HSC Physics has a lot of content in it, and managing it all can be very difficult.
What can be even harder is working out what you don’t know, and when to use which formula for a specific example.
Two key pieces of documentation are the physics syllabus and the formula sheet that all students should know how to use. The Physics syllabus provided by NESA gives an in-depth overview of the formulas, ideas, and experiments you will need to explain come exam time.
On the other hand, the formula sheet gives a rundown of all the formulas that may be used without proof in an exam. Both need to be used precisely to ensure that the correct progress is made throughout HSC Physics.
Here are some helpful tips on how to use the HSC Physics data sheet to your advantage:
Write your notes based on the syllabus
When writing notes, you should ready be amalgamating points from school notes, Talent books and your textbooks. These may vary in the way they are structured. For example, the textbook may structure concepts in a way that is more cohesive and can be read top down, instead of the structure provided by NESA. As such, when writing notes make each syllabus point a heading, and follow the structure provided in the syllabus. This is not to format your notes correctly, but instead it is an extremely reliable method in order to discern concepts that you have not covered or understood.
For example, you may know the Maths behind Geostationary and Low Earth orbits in HSC Physics Module 5, but the syllabus states that students should be able to:
“Predict quantitatively the orbital properties of planets and satellites in a variety of situations, including near the Earth and geostationary orbits, and relate these to their uses.”
As such when writing your notes out, you may realise that you also need to understand the different uses of these orbits, including their advantages and disadvantages.
Using the syllabus as a tool allows you to work out what you do and don’t know, and can be used as an actual instrument to provide a more complete understanding, instead of just as a formatting mechanism.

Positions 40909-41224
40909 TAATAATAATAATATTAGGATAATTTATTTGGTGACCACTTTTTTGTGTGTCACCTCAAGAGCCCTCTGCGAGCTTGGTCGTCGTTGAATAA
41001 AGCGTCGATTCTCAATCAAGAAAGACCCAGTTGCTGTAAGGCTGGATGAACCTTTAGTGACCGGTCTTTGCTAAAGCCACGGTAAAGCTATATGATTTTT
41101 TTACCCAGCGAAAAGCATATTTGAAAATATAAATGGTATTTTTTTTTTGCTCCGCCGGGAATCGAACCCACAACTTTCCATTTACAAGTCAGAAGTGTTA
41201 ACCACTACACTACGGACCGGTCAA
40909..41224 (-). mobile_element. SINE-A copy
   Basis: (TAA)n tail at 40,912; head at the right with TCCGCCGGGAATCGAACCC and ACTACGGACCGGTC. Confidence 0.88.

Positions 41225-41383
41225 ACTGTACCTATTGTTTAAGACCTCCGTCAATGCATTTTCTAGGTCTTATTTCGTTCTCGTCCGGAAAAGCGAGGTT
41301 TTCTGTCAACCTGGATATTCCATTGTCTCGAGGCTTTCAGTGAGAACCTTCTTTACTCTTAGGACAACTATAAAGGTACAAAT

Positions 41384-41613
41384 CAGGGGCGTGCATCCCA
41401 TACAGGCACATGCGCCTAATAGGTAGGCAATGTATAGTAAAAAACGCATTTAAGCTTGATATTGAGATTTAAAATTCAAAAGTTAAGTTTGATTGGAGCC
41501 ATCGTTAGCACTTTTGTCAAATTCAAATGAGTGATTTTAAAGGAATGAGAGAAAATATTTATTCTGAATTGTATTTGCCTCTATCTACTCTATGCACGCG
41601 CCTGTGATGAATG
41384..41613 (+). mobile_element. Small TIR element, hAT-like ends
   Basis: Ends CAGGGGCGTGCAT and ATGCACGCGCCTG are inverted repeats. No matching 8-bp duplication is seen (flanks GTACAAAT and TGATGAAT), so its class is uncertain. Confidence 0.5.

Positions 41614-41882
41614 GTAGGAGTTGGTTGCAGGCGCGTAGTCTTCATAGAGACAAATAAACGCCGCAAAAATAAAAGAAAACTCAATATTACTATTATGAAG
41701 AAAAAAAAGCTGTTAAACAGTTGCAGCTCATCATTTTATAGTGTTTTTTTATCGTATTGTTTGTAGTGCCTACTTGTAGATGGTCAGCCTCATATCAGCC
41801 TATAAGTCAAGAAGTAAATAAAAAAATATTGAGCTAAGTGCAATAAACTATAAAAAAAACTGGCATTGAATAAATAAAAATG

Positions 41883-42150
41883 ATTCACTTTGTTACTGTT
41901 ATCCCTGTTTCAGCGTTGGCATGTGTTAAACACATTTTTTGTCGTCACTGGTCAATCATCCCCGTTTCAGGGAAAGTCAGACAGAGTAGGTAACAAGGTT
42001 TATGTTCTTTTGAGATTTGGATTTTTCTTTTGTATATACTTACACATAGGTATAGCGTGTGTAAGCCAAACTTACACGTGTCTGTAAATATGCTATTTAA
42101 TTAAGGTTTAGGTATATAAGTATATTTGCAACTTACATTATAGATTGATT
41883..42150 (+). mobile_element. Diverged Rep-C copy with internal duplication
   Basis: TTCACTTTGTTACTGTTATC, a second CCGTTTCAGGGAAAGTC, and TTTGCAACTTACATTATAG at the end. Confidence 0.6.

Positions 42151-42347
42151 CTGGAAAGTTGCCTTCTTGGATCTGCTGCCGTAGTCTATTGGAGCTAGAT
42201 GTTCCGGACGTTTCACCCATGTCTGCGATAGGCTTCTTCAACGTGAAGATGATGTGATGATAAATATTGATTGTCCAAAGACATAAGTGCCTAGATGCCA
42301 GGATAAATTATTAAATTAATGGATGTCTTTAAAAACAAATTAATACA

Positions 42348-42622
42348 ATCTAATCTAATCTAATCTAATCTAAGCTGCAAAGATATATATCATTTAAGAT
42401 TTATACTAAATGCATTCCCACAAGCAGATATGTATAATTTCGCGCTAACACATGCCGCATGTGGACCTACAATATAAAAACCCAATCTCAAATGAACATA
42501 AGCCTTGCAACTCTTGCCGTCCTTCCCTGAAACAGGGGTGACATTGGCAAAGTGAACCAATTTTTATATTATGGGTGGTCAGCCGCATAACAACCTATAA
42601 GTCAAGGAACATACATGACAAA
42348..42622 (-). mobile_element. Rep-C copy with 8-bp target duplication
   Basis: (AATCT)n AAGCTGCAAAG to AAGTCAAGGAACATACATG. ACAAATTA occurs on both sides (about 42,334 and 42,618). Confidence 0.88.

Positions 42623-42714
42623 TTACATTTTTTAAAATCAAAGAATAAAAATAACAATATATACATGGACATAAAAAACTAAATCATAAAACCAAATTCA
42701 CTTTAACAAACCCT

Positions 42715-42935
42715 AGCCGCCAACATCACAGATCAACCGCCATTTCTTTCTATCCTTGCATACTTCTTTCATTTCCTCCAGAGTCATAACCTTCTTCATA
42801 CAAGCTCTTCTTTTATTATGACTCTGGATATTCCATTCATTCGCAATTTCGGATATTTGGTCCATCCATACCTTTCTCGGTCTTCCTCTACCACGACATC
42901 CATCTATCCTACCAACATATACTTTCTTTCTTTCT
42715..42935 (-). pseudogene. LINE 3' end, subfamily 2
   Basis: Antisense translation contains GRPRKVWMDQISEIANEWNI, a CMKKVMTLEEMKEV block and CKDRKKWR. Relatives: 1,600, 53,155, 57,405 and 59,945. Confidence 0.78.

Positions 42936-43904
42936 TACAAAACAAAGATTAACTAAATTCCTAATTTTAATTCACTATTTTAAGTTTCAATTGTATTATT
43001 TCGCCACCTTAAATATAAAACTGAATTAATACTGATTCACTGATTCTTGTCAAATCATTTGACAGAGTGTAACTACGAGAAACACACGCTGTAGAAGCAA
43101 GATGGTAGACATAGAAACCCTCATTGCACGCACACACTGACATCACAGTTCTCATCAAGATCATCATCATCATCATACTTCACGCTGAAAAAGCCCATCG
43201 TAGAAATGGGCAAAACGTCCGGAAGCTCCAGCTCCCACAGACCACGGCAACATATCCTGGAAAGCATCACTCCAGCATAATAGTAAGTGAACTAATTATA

Use the formula sheet wisely
Many students will, after deriving a formula in class ask “is this in the formula sheet?”
Upon hearing yes, will breathe a sigh of relief and forget the derivation that was just provided. The formula sheet is merely a tool, it gives you nothing more than formulas you can quote without proof. There is no content as to where to use them and when; and this can be the downfall of a lot of students.
An example of this is in Module 6. The formula for the force on a charged particle, moving at a constant velocity through a magnetic field is given by is the angle between the direction of the magnetic field and the velocity vector. In multiple choice questions, the examiners are aware that students may forget which angle is to be used, and as such will give the opposite angle in the triangle, or a completely useless one, which would lead to the wrong answer.
A deeper understanding would show that the force is experienced by a charged particle if its velocity vector is perpendicular to the direction of the magnetic field. The perpendicular component of the velocity vector may require you to take the sine component or the cos component, but the fact that the velocity component must be perpendicular is unchanged. As such, regardless of which angle is provided students should be able to deduce how to split the velocity vector and then apply the right-hand palm rule, instead of plugging the first angle they see into the formula.
The formula sheet will not provide, or explain, such intricacies as to how and when each formula should be used. Hence derivations should be remembered, and the background behind formulas is a must know in order to apply the correct formula in the correct manner at the right time.
Basing your notes on the syllabus and not relying on the formula sheet will, come exam time, lead to less stress during the exam – you won’t be worrying about which formula to use, and fewer doubts as to whether this content was covered.
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